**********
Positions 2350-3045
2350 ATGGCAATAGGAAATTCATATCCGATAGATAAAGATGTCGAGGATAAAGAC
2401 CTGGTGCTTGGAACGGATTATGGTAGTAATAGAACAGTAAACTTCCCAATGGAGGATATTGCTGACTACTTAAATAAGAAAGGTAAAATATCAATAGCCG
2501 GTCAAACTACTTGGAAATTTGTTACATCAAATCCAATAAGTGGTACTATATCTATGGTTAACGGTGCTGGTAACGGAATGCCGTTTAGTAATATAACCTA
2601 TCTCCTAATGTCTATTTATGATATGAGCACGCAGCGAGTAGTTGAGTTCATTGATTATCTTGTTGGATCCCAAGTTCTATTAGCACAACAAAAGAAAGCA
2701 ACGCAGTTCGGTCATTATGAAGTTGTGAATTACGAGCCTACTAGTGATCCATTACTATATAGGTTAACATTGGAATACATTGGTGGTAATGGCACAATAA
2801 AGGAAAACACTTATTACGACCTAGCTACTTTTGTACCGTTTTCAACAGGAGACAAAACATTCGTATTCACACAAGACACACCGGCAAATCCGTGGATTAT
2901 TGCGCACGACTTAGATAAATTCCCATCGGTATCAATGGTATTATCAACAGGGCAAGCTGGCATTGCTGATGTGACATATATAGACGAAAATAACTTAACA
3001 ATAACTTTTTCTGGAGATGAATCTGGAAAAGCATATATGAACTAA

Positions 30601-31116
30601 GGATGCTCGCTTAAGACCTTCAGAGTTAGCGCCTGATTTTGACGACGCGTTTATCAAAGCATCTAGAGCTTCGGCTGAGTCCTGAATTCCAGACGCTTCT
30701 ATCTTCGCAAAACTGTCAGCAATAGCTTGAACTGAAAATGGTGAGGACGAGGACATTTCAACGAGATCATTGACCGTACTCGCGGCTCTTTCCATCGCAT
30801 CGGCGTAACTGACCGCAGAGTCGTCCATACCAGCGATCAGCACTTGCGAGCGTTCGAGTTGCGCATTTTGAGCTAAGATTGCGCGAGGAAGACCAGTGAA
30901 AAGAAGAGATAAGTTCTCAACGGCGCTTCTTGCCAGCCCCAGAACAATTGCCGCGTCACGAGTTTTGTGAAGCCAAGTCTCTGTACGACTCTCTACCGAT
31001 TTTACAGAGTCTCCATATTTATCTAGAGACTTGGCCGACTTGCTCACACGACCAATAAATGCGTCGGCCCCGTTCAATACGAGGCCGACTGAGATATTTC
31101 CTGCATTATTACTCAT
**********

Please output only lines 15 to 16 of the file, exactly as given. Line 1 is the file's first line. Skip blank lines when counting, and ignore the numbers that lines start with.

31001 TTTACAGAGTCTCCATATTTATCTAGAGACTTGGCCGACTTGCTCACACGACCAATAAATGCGTCGGCCCCGTTCAATACGAGGCCGACTGAGATATTTC
31101 CTGCATTATTACTCAT